/usr/bin/sudo /usr/bin/autossh -M 0 -o "ServerAliveInterval 60" -o "ServerAliveCountMax 3" -fw 0:0 xxx.xxx.xxx.xxx /bin/true
autossh is a wrapper to monitor ssh and restart it, if it terminates: (although ssh now includes some of these functions)
-M 0 (-M 0 will turn the monitoring off, and autossh will only restart ssh on ssh exit.)
Decided to turn this off, now that the ServerAliveInterval 60 is actually an option in openssh
---Both -o options are from openssh, as is the -fw option.
-o "ServerAliveInterval 60" = see below
-o "ServerAliveCountMax 3" = see below
-fw = background and make a tunnel (format 0:0 for tun0 and tun0 on the local and remote machines)
xxx.xxx.xxx.xxx = remote machine for tunnel. (best results with ssh-keys set up)
the /bin/true at the end I am not 100% clear why I needed that...
****What you get is two new interfaces, tun0 and tun0. One on the local machine and one remote.
I was using to make a secure tunnel and make a remote machine react like inside network.
---These days I guess you do not even really need the "autossh" I was using it before I knew openssh had these options.
---There may be a better use of autossh I am not doing ...
Sets the number of server alive messages (see below) which may be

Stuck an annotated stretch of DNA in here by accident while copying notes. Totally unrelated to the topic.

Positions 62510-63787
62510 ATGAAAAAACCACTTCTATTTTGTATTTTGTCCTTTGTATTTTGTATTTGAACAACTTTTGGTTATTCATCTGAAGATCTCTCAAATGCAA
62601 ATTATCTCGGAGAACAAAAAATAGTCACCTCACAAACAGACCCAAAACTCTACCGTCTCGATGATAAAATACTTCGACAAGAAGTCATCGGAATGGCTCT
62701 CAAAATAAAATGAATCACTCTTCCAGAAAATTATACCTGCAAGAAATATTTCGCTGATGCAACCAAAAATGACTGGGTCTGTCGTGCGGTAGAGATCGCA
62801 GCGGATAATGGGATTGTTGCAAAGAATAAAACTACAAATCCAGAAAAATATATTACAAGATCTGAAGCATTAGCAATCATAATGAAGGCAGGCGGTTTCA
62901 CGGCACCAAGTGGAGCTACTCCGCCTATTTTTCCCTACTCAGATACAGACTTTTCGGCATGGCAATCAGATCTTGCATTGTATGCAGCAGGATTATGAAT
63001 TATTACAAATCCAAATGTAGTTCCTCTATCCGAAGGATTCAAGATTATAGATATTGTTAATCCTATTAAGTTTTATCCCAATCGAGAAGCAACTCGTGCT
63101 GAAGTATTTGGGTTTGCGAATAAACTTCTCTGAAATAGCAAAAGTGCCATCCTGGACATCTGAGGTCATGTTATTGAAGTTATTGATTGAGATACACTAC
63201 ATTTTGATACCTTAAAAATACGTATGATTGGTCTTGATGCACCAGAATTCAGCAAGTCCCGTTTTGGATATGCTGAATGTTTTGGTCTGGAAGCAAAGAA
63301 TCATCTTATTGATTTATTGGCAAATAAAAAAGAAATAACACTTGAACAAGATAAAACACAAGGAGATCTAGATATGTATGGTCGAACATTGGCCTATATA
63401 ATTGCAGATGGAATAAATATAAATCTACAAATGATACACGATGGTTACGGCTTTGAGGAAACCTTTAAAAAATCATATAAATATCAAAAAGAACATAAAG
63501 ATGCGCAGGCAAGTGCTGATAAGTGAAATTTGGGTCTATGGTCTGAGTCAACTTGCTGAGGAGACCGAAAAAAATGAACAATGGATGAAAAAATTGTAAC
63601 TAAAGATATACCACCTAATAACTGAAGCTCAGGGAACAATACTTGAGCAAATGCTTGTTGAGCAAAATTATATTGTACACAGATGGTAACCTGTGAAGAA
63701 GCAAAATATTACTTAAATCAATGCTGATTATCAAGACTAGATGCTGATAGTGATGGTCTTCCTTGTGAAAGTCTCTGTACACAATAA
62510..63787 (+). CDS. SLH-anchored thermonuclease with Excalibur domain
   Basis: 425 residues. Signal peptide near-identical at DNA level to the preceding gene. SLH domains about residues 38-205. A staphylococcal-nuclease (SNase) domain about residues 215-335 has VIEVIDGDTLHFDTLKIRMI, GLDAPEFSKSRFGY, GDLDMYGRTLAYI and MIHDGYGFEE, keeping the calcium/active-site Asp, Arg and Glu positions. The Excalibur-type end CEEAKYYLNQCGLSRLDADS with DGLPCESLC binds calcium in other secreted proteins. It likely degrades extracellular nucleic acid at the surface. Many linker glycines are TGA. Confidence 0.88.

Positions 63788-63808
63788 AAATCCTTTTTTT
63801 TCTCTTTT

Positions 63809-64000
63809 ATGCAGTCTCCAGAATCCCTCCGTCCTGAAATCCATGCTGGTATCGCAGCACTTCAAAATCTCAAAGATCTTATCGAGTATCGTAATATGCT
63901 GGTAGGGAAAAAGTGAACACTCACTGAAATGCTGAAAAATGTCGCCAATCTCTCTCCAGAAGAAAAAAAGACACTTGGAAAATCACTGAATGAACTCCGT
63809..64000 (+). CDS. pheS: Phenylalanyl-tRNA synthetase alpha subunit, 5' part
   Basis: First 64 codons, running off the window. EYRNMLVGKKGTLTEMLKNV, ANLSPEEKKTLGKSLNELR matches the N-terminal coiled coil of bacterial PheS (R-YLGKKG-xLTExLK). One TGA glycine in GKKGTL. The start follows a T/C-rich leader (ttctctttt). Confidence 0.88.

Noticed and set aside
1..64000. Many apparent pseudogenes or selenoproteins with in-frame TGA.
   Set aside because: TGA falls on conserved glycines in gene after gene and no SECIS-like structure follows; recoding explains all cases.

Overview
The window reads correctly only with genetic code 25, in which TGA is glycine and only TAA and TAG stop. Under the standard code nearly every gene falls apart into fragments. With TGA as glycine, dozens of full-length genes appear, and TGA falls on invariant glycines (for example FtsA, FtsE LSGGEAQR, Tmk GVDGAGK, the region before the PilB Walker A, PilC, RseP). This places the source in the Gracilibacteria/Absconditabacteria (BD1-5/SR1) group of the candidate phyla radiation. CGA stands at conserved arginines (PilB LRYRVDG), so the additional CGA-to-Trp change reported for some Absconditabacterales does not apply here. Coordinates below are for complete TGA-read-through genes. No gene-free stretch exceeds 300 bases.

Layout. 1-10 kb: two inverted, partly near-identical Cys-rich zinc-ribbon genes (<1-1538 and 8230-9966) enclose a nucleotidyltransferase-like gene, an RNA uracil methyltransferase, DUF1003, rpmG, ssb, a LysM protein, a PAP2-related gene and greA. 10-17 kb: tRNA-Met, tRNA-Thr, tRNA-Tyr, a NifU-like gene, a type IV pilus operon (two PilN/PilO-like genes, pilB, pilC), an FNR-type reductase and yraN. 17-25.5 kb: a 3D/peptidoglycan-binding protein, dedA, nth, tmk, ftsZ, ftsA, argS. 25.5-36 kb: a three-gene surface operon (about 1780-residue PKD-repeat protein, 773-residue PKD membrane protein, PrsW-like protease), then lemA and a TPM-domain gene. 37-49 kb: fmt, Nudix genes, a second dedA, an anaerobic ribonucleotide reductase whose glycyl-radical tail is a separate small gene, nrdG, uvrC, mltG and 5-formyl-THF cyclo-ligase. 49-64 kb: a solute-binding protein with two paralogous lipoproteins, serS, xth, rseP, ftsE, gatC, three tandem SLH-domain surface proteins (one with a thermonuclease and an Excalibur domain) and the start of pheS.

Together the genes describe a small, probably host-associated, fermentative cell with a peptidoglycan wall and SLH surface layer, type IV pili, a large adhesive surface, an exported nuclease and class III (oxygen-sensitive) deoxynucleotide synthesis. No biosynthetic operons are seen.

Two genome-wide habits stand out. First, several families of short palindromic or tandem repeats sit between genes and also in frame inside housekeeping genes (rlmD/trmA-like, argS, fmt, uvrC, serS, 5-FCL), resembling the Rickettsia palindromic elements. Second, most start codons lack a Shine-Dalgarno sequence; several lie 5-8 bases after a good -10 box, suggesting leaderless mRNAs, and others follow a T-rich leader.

sent without ssh(1) receiving any messages back from the server.
If this threshold is reached while server alive messages are
being sent, ssh will disconnect from the server, terminating the
session. It is important to note that the use of server alive
messages is very different from TCPKeepAlive (below). The server
alive messages are sent through the encrypted channel and
therefore will not be spoofable. The TCP keepalive option
enabled by TCPKeepAlive is spoofable. The server alive mechanism
is valuable when the client or server depend on knowing when a
connection has become inactive.
The default value is 3. If, for example, ServerAliveInterval
(see below) is set to 15 and ServerAliveCountMax is left at the
default, if the server becomes unresponsive, ssh will disconnect
after approximately 45 seconds. This option applies to protocol
version 2 only.
Sets a timeout interval in seconds after which if no data has
been received from the server, ssh(1) will send a message through
the encrypted channel to request a response from the server. The
default is 0, indicating that these messages will not be sent to
the server. This option applies to protocol version 2 only.